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Allogeneic Transplantation of Muller-Derived Retinal Ganglion Cells Improves Retinal Function in a Feline Model of Ganglion Cell Depletion

Becker, S; Eastlake, K; Jayaram, H; Jones, MF; Brown, RA; McLellan, GJ; Charteris, DG; ... Limb, GA; + view all (2016) Allogeneic Transplantation of Muller-Derived Retinal Ganglion Cells Improves Retinal Function in a Feline Model of Ganglion Cell Depletion. Stem Cells Translational Medicine , 5 (2) pp. 192-205. 10.5966/sctm.2015-0125. Green open access

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Abstract

Human Müller glia with stem cell characteristics (hMGSCs) have been shown to improve retinal function upon transplantation into rat models of retinal ganglion cell (RGC) depletion. However, their translational potential may depend upon successful engraftment and improvement of retinal function in experimental models with anatomical and functional features resembling those of the human eye. We investigated the effect of allogeneic transplantation of feline Müller glia with the ability to differentiate into cells expressing RGC markers, following ablation of RGCs by N-methyl-d-aspartate (NMDA). Unlike previous observations in the rat, transplantation of hMGSC-derived RGCs into the feline vitreous formed aggregates and elicited a severe inflammatory response without improving visual function. In contrast, allogeneic transplantation of feline MGSC (fMGSC)-derived RGCs into the vitrectomized eye improved the scotopic threshold response (STR) of the electroretinogram (ERG). Despite causing functional improvement, the cells did not attach onto the retina and formed aggregates on peripheral vitreous remnants, suggesting that vitreous may constitute a barrier for cell attachment onto the retina. This was confirmed by observations that cellular scaffolds of compressed collagen and enriched preparations of fMGSC-derived RGCs facilitated cell attachment. Although cells did not migrate into the RGC layer or the optic nerve, they significantly improved the STR and the photopic negative response of the ERG, indicative of increased RGC function. These results suggest that MGSCs have a neuroprotective ability that promotes partial recovery of impaired RGC function and indicate that cell attachment onto the retina may be necessary for transplanted cells to confer neuroprotection to the retina.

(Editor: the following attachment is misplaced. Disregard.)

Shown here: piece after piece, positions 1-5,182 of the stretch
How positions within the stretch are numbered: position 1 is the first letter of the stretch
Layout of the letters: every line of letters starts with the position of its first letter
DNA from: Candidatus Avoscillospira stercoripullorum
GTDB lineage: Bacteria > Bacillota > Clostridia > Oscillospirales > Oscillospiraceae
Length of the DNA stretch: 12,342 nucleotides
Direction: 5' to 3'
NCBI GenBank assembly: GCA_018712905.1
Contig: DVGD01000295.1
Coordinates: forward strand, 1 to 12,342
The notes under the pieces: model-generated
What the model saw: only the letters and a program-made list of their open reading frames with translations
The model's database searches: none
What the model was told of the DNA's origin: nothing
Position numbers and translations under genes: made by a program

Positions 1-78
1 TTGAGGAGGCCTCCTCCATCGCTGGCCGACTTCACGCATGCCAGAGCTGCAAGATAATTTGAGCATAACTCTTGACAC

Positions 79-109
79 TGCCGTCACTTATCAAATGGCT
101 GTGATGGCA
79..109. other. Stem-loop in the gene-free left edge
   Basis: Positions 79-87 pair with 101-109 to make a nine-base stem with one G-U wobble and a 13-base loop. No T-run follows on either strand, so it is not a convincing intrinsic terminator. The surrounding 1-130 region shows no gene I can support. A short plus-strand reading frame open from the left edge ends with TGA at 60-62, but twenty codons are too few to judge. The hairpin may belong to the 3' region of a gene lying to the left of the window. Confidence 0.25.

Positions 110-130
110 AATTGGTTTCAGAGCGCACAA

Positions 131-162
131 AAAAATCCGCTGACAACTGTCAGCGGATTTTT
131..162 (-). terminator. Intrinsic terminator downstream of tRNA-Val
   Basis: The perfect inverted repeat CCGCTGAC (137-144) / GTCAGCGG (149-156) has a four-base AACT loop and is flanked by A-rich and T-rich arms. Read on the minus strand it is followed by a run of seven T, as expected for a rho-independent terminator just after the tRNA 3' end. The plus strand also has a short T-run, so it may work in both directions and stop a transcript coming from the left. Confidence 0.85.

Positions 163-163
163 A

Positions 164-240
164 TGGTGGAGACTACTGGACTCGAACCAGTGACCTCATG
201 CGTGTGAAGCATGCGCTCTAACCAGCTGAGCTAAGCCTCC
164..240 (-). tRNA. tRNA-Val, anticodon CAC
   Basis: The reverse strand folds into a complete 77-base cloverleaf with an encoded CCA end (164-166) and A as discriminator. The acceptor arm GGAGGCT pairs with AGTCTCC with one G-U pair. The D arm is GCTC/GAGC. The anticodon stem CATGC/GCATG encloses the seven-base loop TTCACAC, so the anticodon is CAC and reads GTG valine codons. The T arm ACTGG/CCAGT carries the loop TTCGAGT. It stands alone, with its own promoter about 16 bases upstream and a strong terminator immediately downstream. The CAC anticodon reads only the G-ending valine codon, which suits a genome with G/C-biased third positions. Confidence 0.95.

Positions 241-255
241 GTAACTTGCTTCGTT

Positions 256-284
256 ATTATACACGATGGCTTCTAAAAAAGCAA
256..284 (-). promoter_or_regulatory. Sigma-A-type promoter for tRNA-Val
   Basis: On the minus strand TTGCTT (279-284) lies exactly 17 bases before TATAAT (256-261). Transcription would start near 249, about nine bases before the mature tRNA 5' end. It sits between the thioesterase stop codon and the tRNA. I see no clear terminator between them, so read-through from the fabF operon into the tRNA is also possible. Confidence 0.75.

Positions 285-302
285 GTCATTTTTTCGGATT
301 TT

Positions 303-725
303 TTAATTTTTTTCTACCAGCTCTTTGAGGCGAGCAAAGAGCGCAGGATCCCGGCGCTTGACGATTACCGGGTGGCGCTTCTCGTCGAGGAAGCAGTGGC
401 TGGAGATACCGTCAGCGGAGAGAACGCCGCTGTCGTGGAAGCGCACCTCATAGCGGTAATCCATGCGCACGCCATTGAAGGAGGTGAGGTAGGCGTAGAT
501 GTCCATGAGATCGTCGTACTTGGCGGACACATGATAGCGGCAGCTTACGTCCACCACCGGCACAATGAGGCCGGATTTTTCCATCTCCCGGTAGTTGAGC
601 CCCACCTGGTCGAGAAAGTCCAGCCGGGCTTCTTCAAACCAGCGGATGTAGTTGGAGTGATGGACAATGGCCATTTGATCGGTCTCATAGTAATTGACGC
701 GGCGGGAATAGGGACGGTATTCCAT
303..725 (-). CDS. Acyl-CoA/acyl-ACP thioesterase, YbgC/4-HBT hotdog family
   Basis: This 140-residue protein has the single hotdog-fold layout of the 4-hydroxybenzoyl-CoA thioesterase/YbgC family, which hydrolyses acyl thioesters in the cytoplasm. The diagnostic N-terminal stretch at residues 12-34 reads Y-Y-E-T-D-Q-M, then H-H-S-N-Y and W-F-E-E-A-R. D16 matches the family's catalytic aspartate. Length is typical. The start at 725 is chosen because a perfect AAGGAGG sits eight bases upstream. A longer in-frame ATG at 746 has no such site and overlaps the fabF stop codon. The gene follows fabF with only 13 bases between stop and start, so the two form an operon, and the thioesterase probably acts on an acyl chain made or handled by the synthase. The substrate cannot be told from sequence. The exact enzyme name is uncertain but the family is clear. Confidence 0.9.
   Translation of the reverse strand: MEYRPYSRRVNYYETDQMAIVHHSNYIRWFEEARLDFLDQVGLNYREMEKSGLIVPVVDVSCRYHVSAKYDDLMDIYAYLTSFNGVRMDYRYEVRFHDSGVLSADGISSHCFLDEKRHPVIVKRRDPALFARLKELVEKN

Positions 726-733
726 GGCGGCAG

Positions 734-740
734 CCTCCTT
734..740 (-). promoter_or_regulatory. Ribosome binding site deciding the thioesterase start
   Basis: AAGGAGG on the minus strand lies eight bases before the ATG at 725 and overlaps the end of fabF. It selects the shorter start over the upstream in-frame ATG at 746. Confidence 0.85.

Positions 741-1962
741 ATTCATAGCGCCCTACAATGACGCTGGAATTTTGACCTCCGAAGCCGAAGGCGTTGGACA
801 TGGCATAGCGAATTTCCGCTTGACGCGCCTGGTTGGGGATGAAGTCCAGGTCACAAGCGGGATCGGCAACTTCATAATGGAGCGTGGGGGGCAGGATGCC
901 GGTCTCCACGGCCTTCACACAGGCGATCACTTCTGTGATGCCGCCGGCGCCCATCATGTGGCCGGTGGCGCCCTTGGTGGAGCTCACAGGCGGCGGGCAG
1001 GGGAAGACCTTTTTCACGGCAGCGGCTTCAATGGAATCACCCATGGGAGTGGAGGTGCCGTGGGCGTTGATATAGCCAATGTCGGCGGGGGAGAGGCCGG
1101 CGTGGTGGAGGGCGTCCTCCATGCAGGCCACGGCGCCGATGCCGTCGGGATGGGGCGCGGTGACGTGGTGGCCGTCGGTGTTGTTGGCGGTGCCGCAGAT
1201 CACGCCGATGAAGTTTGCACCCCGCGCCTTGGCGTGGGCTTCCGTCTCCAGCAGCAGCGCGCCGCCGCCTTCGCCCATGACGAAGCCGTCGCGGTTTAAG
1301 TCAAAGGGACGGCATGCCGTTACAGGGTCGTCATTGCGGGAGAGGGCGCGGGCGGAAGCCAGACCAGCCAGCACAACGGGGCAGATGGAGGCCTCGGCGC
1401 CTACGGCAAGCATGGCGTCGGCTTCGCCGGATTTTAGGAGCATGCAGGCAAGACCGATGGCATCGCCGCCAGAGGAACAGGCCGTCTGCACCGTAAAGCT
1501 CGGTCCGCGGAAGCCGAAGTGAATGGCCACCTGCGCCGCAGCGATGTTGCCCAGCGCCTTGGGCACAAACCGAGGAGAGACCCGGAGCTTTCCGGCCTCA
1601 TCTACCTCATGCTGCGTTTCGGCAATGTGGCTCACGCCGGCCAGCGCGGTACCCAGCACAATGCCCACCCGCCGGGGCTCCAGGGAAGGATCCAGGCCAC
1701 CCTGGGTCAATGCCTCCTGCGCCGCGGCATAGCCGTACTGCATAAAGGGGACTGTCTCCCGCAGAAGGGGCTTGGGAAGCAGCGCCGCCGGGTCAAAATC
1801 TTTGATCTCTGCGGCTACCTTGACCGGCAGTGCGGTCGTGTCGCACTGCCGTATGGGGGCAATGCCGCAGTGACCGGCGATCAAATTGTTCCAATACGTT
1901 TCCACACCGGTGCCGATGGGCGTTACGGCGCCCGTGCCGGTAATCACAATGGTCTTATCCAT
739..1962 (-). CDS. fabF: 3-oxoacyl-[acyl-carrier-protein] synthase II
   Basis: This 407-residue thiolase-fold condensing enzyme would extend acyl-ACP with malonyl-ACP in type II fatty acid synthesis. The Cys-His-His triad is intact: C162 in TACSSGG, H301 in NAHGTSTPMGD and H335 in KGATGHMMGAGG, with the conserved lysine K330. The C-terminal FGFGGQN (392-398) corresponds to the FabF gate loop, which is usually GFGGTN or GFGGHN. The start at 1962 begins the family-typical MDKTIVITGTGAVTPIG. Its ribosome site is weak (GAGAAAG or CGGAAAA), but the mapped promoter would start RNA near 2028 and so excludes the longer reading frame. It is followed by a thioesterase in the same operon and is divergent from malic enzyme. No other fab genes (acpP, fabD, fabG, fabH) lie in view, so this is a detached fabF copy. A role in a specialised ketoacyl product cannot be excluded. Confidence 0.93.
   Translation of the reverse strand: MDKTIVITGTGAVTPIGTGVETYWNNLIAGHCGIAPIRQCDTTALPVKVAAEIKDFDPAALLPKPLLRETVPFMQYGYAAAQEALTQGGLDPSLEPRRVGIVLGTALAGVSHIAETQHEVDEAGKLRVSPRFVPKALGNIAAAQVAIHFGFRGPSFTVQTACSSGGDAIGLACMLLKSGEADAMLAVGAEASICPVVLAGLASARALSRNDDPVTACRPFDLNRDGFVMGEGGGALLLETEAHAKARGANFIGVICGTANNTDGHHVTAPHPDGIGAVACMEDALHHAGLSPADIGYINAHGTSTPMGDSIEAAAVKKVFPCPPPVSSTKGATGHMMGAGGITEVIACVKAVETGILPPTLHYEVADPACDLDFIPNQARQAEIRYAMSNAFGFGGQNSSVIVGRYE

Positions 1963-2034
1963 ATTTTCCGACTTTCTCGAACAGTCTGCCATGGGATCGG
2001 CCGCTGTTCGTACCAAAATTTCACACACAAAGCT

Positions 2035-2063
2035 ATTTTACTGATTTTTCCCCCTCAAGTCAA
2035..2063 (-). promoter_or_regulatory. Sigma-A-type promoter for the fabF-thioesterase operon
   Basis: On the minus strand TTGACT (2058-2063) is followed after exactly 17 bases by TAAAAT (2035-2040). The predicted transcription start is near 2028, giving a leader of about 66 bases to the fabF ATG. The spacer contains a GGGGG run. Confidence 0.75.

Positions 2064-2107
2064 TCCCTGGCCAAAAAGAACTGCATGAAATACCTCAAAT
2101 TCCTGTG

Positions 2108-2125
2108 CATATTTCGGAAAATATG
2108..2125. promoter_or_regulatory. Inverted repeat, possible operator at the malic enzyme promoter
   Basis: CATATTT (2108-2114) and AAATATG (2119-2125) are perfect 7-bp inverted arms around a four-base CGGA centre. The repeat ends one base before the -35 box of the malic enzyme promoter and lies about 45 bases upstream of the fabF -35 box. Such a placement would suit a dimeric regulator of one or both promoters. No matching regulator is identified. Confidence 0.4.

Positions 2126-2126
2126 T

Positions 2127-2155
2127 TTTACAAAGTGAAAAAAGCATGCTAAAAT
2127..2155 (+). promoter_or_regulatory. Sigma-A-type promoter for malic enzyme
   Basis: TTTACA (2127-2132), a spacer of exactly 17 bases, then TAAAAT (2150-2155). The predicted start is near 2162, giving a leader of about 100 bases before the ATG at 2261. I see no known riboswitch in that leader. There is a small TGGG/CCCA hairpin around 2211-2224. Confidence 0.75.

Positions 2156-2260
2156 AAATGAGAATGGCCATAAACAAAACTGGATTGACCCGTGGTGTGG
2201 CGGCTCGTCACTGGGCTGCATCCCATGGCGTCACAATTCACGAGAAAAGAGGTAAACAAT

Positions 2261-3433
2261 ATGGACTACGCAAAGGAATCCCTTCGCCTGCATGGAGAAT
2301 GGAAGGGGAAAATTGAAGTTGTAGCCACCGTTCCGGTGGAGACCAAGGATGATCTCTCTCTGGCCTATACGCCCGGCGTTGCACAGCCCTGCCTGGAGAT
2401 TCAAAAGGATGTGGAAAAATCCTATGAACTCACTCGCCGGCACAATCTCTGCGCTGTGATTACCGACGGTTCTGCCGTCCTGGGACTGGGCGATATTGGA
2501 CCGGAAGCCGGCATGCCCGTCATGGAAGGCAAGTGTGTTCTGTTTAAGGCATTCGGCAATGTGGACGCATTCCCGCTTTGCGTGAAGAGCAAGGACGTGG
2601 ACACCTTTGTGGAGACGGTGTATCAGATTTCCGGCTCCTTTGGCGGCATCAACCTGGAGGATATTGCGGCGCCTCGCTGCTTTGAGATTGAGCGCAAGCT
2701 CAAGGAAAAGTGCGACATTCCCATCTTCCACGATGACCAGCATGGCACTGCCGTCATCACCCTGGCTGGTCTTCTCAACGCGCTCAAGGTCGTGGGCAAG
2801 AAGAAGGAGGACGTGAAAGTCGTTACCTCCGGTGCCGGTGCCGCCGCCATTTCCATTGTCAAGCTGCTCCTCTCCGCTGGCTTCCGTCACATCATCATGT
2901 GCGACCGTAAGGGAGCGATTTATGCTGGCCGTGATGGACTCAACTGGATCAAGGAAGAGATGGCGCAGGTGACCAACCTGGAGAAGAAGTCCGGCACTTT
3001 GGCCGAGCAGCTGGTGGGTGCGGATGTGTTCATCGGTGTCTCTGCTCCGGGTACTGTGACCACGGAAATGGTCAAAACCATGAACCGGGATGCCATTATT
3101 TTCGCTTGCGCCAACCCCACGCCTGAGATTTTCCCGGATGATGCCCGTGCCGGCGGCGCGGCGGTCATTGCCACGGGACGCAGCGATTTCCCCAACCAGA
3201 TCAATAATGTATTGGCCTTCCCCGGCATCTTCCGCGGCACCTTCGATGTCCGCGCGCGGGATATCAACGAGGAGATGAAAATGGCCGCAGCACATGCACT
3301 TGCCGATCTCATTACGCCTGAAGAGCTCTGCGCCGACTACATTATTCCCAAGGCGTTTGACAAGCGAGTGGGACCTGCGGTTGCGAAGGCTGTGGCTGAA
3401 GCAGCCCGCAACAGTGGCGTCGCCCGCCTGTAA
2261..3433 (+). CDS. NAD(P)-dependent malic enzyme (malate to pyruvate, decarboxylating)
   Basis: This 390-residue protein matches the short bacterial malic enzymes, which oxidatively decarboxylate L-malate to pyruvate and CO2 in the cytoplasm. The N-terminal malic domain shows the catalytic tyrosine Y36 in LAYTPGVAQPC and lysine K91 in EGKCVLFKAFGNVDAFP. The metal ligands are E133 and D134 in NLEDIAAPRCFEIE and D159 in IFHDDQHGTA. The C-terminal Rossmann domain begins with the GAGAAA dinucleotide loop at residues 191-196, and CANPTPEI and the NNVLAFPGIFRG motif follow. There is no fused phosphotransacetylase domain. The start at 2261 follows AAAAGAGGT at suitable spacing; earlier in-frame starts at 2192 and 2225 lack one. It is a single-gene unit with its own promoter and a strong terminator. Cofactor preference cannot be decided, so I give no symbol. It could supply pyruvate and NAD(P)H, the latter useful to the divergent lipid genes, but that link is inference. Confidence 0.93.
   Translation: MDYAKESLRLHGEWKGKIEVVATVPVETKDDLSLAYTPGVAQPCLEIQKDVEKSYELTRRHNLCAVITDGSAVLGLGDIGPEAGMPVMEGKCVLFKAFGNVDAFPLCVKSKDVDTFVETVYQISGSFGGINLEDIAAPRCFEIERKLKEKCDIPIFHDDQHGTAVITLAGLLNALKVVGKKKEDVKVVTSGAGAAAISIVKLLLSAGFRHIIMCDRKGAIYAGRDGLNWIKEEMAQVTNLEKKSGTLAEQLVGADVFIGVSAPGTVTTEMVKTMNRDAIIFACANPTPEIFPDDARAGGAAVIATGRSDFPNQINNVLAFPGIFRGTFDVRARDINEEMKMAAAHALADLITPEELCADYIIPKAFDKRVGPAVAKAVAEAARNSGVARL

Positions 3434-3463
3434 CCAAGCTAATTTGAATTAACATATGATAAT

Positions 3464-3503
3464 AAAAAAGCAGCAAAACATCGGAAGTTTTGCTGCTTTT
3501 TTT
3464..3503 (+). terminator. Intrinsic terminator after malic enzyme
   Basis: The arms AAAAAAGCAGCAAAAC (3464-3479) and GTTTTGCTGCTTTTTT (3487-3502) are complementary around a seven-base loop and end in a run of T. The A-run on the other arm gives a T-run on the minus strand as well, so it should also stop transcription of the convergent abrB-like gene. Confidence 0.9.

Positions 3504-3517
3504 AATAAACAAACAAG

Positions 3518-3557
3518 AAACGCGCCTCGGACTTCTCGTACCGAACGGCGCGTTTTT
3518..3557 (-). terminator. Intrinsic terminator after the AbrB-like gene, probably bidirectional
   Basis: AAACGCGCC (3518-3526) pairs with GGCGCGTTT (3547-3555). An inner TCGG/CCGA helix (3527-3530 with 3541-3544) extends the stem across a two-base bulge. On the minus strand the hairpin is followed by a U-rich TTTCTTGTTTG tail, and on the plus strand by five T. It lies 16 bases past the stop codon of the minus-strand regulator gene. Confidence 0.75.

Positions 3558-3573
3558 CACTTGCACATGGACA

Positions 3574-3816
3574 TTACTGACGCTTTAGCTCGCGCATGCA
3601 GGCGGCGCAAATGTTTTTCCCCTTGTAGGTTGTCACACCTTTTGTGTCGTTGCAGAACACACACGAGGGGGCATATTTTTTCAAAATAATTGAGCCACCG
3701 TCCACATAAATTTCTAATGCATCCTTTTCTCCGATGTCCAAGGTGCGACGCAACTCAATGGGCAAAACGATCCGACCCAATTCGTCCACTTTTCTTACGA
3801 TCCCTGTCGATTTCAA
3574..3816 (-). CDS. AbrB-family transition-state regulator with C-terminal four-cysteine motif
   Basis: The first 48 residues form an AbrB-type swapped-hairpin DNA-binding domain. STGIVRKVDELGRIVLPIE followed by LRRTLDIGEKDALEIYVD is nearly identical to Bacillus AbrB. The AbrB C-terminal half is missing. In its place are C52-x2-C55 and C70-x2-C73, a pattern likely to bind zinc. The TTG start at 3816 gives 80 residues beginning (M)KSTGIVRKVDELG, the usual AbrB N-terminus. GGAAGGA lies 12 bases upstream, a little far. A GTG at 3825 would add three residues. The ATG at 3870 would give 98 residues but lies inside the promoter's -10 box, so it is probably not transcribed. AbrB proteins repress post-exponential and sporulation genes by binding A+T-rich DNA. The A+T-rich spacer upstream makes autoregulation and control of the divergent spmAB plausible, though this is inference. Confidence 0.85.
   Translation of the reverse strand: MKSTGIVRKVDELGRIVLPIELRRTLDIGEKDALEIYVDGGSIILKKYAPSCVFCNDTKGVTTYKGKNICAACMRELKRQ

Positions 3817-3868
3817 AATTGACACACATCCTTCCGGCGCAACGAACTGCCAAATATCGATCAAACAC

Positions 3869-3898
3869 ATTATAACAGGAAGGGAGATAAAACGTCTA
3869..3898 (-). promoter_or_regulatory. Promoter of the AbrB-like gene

Type: Article
Title: Allogeneic Transplantation of Muller-Derived Retinal Ganglion Cells Improves Retinal Function in a Feline Model of Ganglion Cell Depletion
Open access status: An open access version is available from UCL Discovery
DOI: 10.5966/sctm.2015-0125
Publisher version: http://dx.doi.org/10.5966/sctm.2015-0125
Language: English
Additional information: Copyright © AlphaMed Press 2016.
Keywords: Stem cells; Müller cells; Retinal ganglion cells; Retinal degeneration
UCL classification: UCL
UCL > Provost and Vice Provost Offices > School of Life and Medical Sciences
UCL > Provost and Vice Provost Offices > School of Life and Medical Sciences > Faculty of Brain Sciences
UCL > Provost and Vice Provost Offices > School of Life and Medical Sciences > Faculty of Brain Sciences > Institute of Ophthalmology
URI: https://discovery.ucl.ac.uk/id/eprint/1475763
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